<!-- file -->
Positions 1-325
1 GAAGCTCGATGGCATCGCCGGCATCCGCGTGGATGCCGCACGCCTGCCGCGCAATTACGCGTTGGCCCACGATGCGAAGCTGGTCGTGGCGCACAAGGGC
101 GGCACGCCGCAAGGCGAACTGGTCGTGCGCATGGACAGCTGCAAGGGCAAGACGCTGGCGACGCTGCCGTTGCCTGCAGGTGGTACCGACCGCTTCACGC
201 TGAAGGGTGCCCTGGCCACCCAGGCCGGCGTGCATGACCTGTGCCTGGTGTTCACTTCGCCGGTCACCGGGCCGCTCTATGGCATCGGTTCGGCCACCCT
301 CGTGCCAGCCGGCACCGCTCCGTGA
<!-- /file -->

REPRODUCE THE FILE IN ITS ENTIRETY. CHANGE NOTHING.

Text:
Positions 1-325
1 GAAGCTCGATGGCATCGCCGGCATCCGCGTGGATGCCGCACGCCTGCCGCGCAATTACGCGTTGGCCCACGATGCGAAGCTGGTCGTGGCGCACAAGGGC
101 GGCACGCCGCAAGGCGAACTGGTCGTGCGCATGGACAGCTGCAAGGGCAAGACGCTGGCGACGCTGCCGTTGCCTGCAGGTGGTACCGACCGCTTCACGC
201 TGAAGGGTGCCCTGGCCACCCAGGCCGGCGTGCATGACCTGTGCCTGGTGTTCACTTCGCCGGTCACCGGGCCGCTCTATGGCATCGGTTCGGCCACCCT
301 CGTGCCAGCCGGCACCGCTCCGTGA